NASHVILLE, Tenn. – Brian Daboll’s late grandparents were everything to him.
Ruth and Chris Kirsten of West Seneca, N.Y., raised the Giants’ head coach. And they were married 68 years before they both passed away last fall in a span of three weeks.
So Sunday wasn’t about a first NFL head coaching win for Daboll. It wasn’t about his ballsy two-point conversion call for the win in the fourth quarter.
It was about his grandparents: how they got him here, and how they’re still with him.
“I don’t come from much,” Daboll said. “Those two people helped me get where I am.”
When Titans kicker Randy Bullock walked onto the field to attempt Sunday’s last-second field goal, Daboll grabbed the small urn on a chain around his neck that contains his grandmother’s ashes.
“This is what I was doing during the kick,” Daboll said during an emotional moment in the visitors’ locker. “I held the ashes of my grandmother … I just held them and looked up. That’s what I did.”
Daboll’s grandfather was with him, too. Oh, was he ever.
It was almost a year ago that Chris Kirsten died while Daboll was on the Buffalo Bills’ plane flying to this exact city, Nashville, Tenn., for a game against these same Tennessee Titans.
Daboll grew so choked up telling the story in Sunday’s locker room that, at the end, he had to duck into a private area to avoid breaking down in front of reporters.
“Here’s what happened,” he said. “I was on the airplane. My grandmother had just died. And I got a game ball and I gave it to my grandfather. And he died three weeks later.
“He was laying on the bed before I left [for Nashville],” Daboll recalled. “And I said, ‘Hey.’ I got a video. I looked at it right before the game. ‘We’re gonna win,’ [he said]. He always said that. ‘We’re gonna win.’ Son of a b—h is 95. He’s strong as shit. I said, ‘Hey, your a— better f—–g be here when I get back.’”
Daboll said his grandfather pumped his fist and winked at him in response.
“So I left. Got on the airplane,” Daboll continued. “My wife started blowing me up. I said just tell me. She said, ‘He’s gone.’ I landed. She said he looked at me and he said, ‘They on the airplane yet?’ She said ‘yeah.’”
Then Chris Kirsten gave one more wink before he passed.
Fast forward to Sunday, and Daboll carried a fighting spirit into Sunday’s victory in his grandparents’ honor. Down 20-13 late in the fourth quarter, Daboll said he decided the Giants would go for two after a touchdown “when we got the ball” with 5:27 left in the game.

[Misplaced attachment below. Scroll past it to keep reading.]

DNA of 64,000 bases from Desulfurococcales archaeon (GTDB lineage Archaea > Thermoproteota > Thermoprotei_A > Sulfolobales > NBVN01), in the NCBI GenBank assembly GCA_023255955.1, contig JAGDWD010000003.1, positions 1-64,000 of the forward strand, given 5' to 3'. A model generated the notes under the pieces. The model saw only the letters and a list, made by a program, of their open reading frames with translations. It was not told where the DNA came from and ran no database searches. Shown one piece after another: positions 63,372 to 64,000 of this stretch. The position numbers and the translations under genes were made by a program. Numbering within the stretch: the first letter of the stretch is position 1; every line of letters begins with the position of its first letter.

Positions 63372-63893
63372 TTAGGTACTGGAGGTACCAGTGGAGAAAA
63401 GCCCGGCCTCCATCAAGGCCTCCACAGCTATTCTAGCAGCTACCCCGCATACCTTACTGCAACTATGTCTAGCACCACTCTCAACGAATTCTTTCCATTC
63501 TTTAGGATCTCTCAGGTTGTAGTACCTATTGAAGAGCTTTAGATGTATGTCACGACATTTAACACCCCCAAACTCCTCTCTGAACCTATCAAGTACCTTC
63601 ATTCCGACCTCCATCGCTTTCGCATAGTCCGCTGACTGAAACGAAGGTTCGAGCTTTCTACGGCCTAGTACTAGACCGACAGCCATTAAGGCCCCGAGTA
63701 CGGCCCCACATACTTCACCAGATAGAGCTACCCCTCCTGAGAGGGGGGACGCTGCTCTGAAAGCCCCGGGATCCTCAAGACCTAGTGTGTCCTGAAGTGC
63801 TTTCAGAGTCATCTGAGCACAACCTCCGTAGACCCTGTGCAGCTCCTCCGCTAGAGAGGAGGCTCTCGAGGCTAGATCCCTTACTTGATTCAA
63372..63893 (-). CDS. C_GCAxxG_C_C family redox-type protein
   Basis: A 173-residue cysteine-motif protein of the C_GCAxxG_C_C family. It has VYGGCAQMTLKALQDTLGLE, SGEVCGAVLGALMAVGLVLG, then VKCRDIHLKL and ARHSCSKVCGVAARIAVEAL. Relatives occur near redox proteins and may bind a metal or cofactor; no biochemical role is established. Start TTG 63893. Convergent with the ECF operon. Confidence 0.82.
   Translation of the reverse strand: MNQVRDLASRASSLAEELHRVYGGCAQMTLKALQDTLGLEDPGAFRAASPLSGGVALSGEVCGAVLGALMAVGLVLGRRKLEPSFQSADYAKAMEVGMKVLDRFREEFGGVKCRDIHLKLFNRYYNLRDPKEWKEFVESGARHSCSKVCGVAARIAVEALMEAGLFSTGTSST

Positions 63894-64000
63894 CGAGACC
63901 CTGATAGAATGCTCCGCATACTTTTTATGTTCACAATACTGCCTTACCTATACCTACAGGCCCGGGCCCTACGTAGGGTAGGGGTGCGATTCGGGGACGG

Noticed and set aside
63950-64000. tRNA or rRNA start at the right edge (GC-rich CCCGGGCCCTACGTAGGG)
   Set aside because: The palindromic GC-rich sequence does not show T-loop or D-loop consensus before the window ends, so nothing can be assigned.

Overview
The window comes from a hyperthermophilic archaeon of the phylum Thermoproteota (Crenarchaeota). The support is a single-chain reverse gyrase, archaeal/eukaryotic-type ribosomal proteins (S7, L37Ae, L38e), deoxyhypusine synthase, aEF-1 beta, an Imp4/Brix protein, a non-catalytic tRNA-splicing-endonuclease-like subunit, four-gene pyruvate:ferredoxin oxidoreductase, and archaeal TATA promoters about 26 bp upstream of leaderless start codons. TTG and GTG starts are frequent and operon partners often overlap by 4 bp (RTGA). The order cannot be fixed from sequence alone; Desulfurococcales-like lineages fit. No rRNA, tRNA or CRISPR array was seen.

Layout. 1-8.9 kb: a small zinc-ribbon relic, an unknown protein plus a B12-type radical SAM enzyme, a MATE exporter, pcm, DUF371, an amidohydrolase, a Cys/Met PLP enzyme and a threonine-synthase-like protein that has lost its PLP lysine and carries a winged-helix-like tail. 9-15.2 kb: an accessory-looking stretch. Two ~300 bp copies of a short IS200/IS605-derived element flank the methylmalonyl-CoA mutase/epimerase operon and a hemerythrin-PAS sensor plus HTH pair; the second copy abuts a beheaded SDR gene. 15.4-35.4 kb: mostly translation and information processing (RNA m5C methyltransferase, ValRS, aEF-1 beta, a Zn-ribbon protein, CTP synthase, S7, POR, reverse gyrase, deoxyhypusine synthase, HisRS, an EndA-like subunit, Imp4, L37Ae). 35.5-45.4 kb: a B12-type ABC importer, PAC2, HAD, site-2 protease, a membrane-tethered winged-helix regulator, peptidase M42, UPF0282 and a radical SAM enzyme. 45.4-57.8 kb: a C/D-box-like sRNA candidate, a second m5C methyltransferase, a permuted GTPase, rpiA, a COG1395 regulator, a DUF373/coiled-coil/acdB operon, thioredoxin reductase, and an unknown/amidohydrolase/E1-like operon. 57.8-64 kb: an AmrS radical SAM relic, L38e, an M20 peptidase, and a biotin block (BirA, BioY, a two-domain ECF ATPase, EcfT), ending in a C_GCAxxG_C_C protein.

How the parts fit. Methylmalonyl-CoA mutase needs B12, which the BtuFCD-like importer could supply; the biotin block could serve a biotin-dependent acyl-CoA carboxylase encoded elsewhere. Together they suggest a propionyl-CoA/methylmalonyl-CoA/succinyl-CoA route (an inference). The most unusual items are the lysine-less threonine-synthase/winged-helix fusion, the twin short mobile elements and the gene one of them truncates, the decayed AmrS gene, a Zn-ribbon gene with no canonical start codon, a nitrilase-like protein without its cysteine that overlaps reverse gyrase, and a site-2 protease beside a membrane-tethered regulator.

“Going for the win,” Daboll said. “We’re gonna be aggressive. That’s what we want to do. That’s the mindset I want the players to have. If it didn’t work, I can live with it. You’re an inch away. I trust Saquon [Barkley].”
Daboll said he even “grabbed a couple defensive players that busted their tails out there and said if we score we’re going for two, you good with that? And they said F yeah.”
Dexter Lawrence didn’t remember Daboll asking, exactly.
“No, he told us,” Lawrence said with a grin. “And we respect his decision. I love that out of him.”
The point, though, is that the players felt empowered.
“When we scored, I saw him put up the two sign,” Barkley said. “We made eye contact. He gave me that look. I knew what the play was gonna be and looked back at him and said ‘F yeah.’
“He’s a man of his word,” Barkley added. “He told us he’s gonna be aggressive and it’s gonna be on the players to make plays, and in that situation he did exactly that. You have a coach like that, it makes you want to fight for him in that situation.”
Wideout Kenny Golladay added: “He’s got our back, we got his back.”
Daboll said sticking his neck out, and exposing himself to possible criticism if the decision failed, is part of the job.
“Absolutely,” he said. “That’s what you sign up for when you’re a leader. Being a leader’s tough. It’s not easy. There’s gonna be plenty of times I fail. And I understand that. But I try to prepare the best I can.”
In the end, Daboll’s trust in his players paid off. Bullock’s kick hooked left. The Giants won.
And while Daboll admitted “I was hoping the son of a b—h would miss it” as he watched Bullock, he later explained his thoughts were elsewhere: on Ruth and Chris.
“It was weighing heavy on me,” he said. “When he missed it, I thought about them.”